The Risks – Know Them – Avoid Them

The Risks – Know Them – Avoid Them, by Erin Bromage, Associate Professor of Biology at the University of Massachusetts Dartmouth.

As states [of the USA] reopen, and we give the virus more fuel, all bets are off. I understand the reasons for reopening the economy, but as I’ve said before, if you don’t solve the biology, the economy won’t recover.

There are very few states that have demonstrated a sustained decline in numbers of new infections. Indeed, the majority are still increasing and reopening. As a simple example of the USA trend, when you take out the data from New York and just look at the rest of the USA, daily case numbers are increasing. …

How people get infected:

Most people get infected in their own home. A household member contracts the virus in the community and brings it into the house where sustained contact between household members leads to infection. …

In order to get infected you need to get exposed to an infectious dose of the virus; based on infectious dose studies with MERS and SARS, it is estimated that as few as 1000 [COVID] viral particles are needed for an infection to take hold. Please note, this still needs to be determined experimentally, but we can use that number to demonstrate how infection can occur. Infection could occur, through 1000 viral particles you receive in one breath or from one eye-rub, or 100 viral particles inhaled with each breath over 10 breaths, or 10 viral particles with 100 breaths. Each of these situations can lead to an infection. …

Unlike sneezing and coughing which release huge amounts of viral material, the respiratory droplets released from breathing only contain low levels of virus. We don’t have a number for [COVID] yet, but we can use influenza as a guide. We know that a person infected with influenza releases about 3 – 20 virus RNA copies per minute of breathing.

If a person coughs or sneezes, those 200,000,000 viral particles go everywhere. Some virus hangs in the air, some falls into surfaces, most falls to the ground. So if you are face-to-face with a person, having a conversation, and that person sneezes or coughs straight at you, it’s pretty easy to see how it is possible to inhale 1,000 virus particles and become infected.

But even if that cough or sneeze was not directed at you, some infected droplets — the smallest of small — can hang in the air for a few minutes, filling every corner of a modest sized room with infectious viral particles. All you have to do is enter that room within a few minutes of the cough/sneeze and take a few breaths and you have potentially received enough virus to establish an infection.

But with general breathing, 20 copies per minute into the environment, even if every virus ended up in your lungs, you would need 1000 copies divided by 20 copies per minute = 50 minutes.

Speaking increases the release of respiratory droplets about 10 fold; ~200 copies of virus per minute.

Anyone you spend greater than 10 minutes with in a face-to-face situation is potentially infected. Anyone who shares a space with you (say an office) for an extended period is potentially infected.

This is also why it is critical for people who are symptomatic to stay home. Your sneezes and your coughs expel so much virus that you can infect a whole room of people. …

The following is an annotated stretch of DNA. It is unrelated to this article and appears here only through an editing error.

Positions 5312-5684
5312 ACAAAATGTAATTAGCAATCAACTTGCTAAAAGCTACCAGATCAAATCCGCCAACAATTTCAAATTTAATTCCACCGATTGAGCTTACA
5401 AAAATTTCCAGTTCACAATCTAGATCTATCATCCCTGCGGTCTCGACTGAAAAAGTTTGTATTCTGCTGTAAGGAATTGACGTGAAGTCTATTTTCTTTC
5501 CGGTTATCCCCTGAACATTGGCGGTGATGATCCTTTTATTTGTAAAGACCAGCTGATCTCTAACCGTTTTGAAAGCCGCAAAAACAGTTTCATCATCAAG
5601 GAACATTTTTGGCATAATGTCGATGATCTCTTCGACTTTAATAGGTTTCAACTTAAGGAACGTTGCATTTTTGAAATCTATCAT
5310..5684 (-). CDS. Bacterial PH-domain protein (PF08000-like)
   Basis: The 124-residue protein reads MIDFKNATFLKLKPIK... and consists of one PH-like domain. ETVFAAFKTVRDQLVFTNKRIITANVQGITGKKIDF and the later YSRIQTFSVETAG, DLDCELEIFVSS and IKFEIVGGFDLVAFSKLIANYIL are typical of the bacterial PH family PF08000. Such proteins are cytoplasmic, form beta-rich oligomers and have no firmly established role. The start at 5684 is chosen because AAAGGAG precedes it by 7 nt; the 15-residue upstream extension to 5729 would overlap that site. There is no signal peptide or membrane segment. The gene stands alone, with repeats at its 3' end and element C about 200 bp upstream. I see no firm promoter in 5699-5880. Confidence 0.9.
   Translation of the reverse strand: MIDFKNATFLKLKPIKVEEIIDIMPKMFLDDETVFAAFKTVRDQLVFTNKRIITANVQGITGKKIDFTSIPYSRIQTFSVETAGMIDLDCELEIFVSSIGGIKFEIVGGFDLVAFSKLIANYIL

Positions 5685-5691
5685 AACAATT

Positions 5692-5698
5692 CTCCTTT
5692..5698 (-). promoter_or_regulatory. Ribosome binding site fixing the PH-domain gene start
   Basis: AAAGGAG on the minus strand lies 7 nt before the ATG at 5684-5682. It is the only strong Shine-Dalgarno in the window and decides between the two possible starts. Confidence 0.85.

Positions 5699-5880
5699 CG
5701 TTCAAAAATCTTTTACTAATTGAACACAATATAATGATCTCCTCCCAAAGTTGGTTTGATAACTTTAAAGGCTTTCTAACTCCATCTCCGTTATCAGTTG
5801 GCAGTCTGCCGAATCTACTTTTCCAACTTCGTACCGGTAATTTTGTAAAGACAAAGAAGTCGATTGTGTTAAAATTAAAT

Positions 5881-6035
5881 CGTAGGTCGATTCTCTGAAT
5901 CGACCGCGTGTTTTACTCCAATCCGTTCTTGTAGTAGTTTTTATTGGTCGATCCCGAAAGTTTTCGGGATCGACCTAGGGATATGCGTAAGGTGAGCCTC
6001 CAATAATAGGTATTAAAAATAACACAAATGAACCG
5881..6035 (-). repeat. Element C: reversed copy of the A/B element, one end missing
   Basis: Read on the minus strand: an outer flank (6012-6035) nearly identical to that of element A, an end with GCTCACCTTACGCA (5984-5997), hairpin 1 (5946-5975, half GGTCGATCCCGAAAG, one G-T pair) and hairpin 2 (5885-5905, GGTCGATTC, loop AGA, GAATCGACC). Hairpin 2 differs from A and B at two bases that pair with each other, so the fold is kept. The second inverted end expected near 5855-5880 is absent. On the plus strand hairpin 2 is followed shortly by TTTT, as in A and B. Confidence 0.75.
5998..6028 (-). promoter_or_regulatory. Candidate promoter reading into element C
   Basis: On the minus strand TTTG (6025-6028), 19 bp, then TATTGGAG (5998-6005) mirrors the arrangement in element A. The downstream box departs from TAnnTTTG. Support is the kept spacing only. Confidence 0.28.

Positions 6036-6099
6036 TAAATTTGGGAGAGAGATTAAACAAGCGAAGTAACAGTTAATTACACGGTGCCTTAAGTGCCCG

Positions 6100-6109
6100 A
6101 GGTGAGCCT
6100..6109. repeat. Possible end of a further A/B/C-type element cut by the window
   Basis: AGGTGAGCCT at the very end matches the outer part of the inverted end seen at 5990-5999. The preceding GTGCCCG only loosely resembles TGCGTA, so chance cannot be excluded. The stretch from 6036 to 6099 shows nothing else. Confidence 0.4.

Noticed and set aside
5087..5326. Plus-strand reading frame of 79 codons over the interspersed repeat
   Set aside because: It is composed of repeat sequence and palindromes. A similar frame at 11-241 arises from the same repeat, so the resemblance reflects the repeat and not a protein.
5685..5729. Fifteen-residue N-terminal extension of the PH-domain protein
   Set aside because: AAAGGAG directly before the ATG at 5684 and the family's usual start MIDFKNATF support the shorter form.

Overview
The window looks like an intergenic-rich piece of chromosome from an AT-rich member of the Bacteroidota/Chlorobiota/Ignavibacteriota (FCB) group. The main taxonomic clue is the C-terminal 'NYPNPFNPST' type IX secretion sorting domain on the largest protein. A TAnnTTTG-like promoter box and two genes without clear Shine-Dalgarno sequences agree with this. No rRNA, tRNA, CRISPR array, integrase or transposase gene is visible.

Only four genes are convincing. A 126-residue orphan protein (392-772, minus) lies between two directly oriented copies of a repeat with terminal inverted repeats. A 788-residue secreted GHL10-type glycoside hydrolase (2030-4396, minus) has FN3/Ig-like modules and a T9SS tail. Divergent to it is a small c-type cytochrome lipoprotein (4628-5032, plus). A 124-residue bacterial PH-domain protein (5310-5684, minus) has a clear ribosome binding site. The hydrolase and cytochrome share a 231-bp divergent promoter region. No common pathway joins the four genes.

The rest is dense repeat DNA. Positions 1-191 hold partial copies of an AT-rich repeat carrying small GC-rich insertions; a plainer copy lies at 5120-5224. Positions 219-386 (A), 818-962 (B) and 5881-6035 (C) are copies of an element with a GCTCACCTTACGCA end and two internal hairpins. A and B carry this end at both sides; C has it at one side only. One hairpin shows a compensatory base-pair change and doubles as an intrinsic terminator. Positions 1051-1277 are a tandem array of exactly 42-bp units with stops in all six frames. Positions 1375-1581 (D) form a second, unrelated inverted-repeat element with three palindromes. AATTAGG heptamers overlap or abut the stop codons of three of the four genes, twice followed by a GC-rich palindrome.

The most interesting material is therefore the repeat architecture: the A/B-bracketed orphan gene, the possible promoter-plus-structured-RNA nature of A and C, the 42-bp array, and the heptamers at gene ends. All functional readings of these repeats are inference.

Ignoring the terrible outbreaks in nursing homes, we find that the biggest outbreaks are in prisons, religious ceremonies, and workplaces, such as meat packing facilities and call centers. Any environment that is enclosed, with poor air circulation and high density of people, spells trouble. …


This is a real story from Chicago. The name is fake. Bob was infected but didn’t know. Bob shared a takeout meal, served from common serving dishes, with 2 family members. The dinner lasted 3 hours. The next day, Bob attended a funeral, hugging family members and others in attendance to express condolences. Within 4 days, both family members who shared the meal are sick. A third family member, who hugged Bob at the funeral became sick. But Bob wasn’t done. Bob attended a birthday party with 9 other people. They hugged and shared food at the 3 hour party. Seven of those people became ill. Over the next few days Bob became sick, he was hospitalized, ventilated, and died.

But Bob’s legacy lived on. Three of the people Bob infected at the birthday went to church, where they sang, passed the tithing dish etc. Members of that church became sick. In all, Bob was directly responsible for infecting 16 people between the ages of 5 and 86. Three of those 16 died.

Where the risks are high:

The reason to highlight these different outbreaks is to show you the commonality of outbreaks of COVID-19. All these infection events were indoors, with people closely-spaced, with lots of talking, singing, or yelling. The main sources for infection are home, workplace, public transport, social gatherings, and restaurants. This accounts for 90% of all transmission events….

Where the risks are low:

Outbreaks spread from shopping appear to be responsible for a small percentage of traced infections.

Importantly, of the countries performing contact tracing properly, only a single outbreak has been reported from an outdoor environment (less than 0.3% of traced infections). …

If you are sitting in a well ventilated space, with few people, the risk is low.

If I am outside, and I walk past someone, remember it is “dose and time” needed for infection. You would have to be in their airstream for 5+ minutes for a chance of infection. While joggers may be releasing more virus due to deep breathing, remember the exposure time is also less due to their speed.